Syngrapha microgamma (Hübner, 1823)




Syngrapha microgamma is a small (FW length 13 -14 mm) gray and black moth that flies in bogs in British Columbia in late spring and early summer. It has an ornate silver-white stigma on the mid-forewing and a yellow and black hindwing. The forewing is slightly pointed, has a scalloped fringe, and a small flange at the anal angle. The ground color is mottled gray, darkest on the costa in the median area and on the anterior two-thirds of the distal margin and lighter blue-gray in the anterior subterminal area and posterior terminal area. The median area posterior to the cubital vein is smooth velvety black or brown-black, slightly suffused with blue-gray toward the trailing margin. The stigma is fairly ornate, comprised of a basal squiggly V shape, thickest inferiorly, and a lateral thick oval or round projection that sometimes is a separate satellite spot. The basal, antemedial, and postmedial lines are gray to black, double, with gray, silvery filling, or light yellow filling. The basal line is dark gray or black, evident on the anterior two-thirds of the wing. The antemedial line is a dark gray bar on the costa and a black and silver incurved line below the cubital vein. The median line is a dark smudge near the reniform spot. The postmedial line is gray filled with light gray to cream near the costa and black filled with light yellow adjacent to the black median area. It is oriented perpendicular to the trailing margin and is irregular. The subterminal line is dark gray, nearly black on the anterior wing, irregular and nearly touching the outer margin below the apex and on the mid-wing near vein CuA1. The terminal line is pale gray medially with dark spots between the veins at the margin. The fringe is blue-gray with dark gray checkering.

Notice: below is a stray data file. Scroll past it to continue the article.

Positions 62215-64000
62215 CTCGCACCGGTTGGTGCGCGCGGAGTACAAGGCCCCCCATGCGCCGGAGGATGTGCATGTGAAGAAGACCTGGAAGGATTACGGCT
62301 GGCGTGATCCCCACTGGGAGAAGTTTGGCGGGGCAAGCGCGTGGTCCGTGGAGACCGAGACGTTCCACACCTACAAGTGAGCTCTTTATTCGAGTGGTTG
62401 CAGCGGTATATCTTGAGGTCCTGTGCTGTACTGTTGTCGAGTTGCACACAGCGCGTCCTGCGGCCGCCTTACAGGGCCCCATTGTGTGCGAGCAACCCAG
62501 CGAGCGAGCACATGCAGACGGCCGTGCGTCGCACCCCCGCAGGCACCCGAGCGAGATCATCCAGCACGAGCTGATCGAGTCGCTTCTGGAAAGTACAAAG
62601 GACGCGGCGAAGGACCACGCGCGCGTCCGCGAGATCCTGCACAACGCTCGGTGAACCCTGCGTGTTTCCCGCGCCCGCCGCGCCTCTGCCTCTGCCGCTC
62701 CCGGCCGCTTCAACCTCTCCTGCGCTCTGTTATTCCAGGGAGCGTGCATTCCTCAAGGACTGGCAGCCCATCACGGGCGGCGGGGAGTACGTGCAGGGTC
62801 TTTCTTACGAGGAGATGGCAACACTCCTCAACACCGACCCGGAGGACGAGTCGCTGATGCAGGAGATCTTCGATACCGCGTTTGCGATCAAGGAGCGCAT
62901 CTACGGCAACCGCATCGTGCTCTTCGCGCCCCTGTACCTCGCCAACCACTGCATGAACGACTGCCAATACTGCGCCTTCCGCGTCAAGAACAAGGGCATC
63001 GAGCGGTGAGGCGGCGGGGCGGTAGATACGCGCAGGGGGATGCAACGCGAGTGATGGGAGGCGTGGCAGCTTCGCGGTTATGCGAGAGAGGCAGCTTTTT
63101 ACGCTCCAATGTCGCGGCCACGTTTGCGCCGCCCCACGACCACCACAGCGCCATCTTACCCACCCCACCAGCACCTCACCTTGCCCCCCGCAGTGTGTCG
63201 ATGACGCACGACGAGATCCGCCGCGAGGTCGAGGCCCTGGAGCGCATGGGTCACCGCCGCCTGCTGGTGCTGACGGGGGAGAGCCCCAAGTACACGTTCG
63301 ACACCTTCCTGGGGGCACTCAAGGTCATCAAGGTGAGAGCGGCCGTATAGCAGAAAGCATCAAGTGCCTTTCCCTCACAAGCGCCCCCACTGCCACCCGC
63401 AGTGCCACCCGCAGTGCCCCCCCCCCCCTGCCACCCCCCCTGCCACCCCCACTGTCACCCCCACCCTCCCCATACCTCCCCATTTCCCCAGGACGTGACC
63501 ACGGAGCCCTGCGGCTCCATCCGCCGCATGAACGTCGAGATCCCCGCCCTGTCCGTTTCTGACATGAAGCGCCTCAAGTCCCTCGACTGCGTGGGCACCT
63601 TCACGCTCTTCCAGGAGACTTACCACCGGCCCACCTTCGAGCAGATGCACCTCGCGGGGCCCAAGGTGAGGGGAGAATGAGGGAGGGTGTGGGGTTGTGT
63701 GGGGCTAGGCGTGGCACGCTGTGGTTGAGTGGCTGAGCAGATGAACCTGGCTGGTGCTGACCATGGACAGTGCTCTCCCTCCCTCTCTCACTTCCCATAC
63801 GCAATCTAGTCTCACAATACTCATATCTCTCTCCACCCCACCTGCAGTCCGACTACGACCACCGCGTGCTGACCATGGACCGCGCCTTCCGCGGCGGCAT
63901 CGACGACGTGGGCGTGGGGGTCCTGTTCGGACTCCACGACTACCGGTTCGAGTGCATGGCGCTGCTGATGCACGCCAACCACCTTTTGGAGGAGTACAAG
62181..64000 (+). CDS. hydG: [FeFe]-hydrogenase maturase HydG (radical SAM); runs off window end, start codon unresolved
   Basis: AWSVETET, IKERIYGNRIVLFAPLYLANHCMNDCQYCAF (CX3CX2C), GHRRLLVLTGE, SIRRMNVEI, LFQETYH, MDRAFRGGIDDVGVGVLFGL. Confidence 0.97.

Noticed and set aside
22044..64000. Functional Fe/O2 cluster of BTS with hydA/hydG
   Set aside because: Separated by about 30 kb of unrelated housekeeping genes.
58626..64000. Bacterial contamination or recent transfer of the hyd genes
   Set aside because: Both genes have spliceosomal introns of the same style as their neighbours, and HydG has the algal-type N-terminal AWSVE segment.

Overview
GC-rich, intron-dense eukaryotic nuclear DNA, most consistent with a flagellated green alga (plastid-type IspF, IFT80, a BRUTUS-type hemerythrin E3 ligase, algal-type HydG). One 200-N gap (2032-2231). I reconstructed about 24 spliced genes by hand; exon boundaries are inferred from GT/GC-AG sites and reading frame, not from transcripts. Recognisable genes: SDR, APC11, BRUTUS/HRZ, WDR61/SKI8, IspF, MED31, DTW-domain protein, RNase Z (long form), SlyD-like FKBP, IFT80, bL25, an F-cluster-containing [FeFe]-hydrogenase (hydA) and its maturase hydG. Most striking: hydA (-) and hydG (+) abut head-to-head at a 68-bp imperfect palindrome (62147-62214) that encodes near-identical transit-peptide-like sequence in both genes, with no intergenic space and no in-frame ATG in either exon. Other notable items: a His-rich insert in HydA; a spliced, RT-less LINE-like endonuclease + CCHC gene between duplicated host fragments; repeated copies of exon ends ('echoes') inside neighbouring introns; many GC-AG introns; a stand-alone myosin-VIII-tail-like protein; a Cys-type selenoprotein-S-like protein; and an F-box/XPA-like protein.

This species can be identified by the combination of small size, gray and black forewing color, stigma with a thick rounded lateral projection or satellite spot, and yellow and black hindwing. Other Syngrapha species with yellow and black hindwings are brown (Syngrapha ignea and Syngrapha alticola) or larger with gray forewings that lack this feature of the stigma (Syngrapha borea and Syngrapha orophila).

A similar but smaller species, Syngrapha montana, is a predominantly eastern North American species that has been found in Saskatchewan and Alaska in the West and might conceivable occur in northern British Columbia. It is smaller than S. microgamma (FW length 12 -13 mm), tends to have a darker gray forewing with a subterminal line that is similar in strength across the entire wing rather than darker anteriorly, and has a thinner lateral extension of the stigma. Definitive identification requires examination of the genitalia as described in Lafontaine and Poole (1991).


Larva is smooth with only two pairs of abdominal prolegs.  The color is green, changing to reddish brown in older instars, with a very broad white lateral band.  It is illustrated by Lafontaine & Poole (1991).


This species is widely distributed across Canada in boreal spruce-fir forests and wet tundra, preferring acid bogs in British Columbia.


Pacific Northwest

Syngrapha microgamma has been collected in northern and south-central British Columbia in the Northwest.


This is a Holarctic species that is found across the Northern Hemisphere.

Life History


This species is a foodplant specialist feeding on various Ericaceae such as huckleberries (Vaccinium spp.), but appears to particularly favor Labrador tea (Ledum groenlandicum) as a larval foodplant.


The summer flight period of S. microgamma is relatively short at any locality, usually occurring from late May to late July. It is both diurnal and nocturnal.

Economic Importance




Lafontaine & Poole (1991)